The refinery, which usually sells 2,000 coins to each customer at a time, says that last week it received an order from one German bank for 30,000 coins. Another bank requested 15,000 coins.
Panicking German dealers and banks have been desperate to get their hands on krugerrands, the world's most popular gold coin.
Frank Ziegler, head of precious metals at BayernLB, one of Germany's largest wholesale suppliers of gold, says: "People are buying krugerrands like crazy." The frenzy pushed gold prices to a nominal high of $1,248.95 a troy ounce yesterday while the euro price surged through €1,000 an ounce for the first time. Adjusted for inflation, however, gold prices are still a long way from their all-time high above $2,300 an ounce in 1980.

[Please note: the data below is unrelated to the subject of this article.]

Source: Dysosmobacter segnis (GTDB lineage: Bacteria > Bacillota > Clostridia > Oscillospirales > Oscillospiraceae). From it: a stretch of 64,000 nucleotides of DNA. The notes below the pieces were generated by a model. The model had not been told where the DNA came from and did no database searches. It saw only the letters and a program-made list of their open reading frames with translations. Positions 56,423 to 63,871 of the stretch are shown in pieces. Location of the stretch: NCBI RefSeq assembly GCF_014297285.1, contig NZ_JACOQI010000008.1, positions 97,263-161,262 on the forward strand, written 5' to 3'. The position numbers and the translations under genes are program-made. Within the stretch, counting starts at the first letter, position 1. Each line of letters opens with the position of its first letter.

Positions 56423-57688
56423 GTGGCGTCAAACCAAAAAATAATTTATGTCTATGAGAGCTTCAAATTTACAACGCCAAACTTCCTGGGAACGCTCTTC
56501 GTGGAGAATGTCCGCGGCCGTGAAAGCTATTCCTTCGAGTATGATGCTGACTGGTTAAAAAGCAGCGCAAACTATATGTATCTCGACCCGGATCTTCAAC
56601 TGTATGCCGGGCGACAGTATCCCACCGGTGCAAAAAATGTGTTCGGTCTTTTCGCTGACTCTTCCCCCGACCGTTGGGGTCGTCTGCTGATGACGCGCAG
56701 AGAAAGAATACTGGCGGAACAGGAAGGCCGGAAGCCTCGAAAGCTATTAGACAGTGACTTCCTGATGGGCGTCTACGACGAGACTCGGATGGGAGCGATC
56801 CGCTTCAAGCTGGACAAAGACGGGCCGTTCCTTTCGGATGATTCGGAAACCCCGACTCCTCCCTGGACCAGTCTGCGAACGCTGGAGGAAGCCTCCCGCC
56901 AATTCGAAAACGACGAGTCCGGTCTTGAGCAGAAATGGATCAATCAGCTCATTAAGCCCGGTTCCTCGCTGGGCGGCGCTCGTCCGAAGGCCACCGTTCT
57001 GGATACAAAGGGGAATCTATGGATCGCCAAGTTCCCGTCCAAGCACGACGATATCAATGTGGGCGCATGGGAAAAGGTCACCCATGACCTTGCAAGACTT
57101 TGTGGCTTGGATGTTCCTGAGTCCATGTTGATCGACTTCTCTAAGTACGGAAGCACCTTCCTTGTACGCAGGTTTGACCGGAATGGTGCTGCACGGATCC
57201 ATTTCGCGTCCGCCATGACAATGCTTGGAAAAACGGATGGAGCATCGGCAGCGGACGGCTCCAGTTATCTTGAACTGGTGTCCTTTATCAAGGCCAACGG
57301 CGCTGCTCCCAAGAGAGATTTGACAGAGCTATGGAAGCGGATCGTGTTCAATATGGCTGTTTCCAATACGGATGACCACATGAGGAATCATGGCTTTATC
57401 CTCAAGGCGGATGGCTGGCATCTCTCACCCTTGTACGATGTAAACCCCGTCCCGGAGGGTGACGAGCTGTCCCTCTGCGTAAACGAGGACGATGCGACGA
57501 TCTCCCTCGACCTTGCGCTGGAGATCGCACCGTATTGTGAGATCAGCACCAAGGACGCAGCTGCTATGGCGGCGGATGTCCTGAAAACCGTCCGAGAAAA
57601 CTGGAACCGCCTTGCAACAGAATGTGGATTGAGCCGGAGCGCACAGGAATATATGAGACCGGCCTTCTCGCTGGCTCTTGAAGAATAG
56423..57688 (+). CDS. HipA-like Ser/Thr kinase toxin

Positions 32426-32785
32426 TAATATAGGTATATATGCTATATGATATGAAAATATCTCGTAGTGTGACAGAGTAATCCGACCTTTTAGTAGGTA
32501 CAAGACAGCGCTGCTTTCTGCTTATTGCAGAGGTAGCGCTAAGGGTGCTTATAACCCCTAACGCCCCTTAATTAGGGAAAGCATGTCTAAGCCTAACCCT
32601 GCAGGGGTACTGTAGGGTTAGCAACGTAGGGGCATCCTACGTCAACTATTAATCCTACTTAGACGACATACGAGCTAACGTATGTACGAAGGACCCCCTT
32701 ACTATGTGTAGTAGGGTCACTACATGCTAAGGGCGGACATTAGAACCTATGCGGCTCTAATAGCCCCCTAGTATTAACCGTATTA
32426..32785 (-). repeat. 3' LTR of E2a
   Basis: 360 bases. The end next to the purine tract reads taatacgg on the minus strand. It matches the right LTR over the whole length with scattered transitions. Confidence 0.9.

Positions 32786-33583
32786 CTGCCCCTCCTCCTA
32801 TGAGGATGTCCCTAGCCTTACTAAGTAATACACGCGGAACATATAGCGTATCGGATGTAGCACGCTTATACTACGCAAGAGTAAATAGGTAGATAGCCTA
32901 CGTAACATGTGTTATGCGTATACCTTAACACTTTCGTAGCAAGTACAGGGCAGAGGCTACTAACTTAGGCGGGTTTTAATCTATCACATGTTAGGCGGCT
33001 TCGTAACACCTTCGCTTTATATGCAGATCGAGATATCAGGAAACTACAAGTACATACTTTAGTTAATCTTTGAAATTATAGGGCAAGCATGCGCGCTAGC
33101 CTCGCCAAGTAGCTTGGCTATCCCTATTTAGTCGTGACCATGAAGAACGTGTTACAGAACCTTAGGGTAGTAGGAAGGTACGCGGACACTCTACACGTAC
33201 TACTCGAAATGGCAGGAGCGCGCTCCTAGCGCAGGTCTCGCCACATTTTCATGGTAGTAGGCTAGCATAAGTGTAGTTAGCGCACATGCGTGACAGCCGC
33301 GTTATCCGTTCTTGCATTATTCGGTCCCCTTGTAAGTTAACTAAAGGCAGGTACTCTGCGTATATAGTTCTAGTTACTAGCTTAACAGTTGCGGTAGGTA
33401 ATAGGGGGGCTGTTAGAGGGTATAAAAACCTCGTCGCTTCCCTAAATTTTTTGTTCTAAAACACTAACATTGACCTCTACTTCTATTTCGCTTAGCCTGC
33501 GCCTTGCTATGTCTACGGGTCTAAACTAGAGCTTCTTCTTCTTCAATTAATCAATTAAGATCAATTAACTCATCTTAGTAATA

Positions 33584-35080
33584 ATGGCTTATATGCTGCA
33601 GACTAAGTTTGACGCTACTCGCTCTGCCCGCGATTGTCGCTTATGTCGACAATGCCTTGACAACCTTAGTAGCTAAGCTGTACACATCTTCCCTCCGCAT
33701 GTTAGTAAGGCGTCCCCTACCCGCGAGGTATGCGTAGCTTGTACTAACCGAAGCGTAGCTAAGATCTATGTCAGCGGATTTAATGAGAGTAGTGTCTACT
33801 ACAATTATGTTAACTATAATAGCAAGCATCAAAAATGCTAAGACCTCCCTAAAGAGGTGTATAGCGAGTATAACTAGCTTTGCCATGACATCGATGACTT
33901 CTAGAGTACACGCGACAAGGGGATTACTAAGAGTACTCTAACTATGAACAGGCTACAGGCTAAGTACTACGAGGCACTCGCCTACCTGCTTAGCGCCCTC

Although coins account for a small part of the market, they are one of the best indicators of investor sentiment towards the precious metal. And right now gold is in massive demand from investors who see it as the ultimate safe haven at a time of market turmoil and as one of the best hedges against a possible resurgence of inflation.
Other important factors are supporting prices: institutional investors are pouring billions into bullion-backed exchange traded funds; central banks have reversed 20 years of selling gold (and some, including the Chinese central bank, are buying it); and mine gold supply growth has stagnated.
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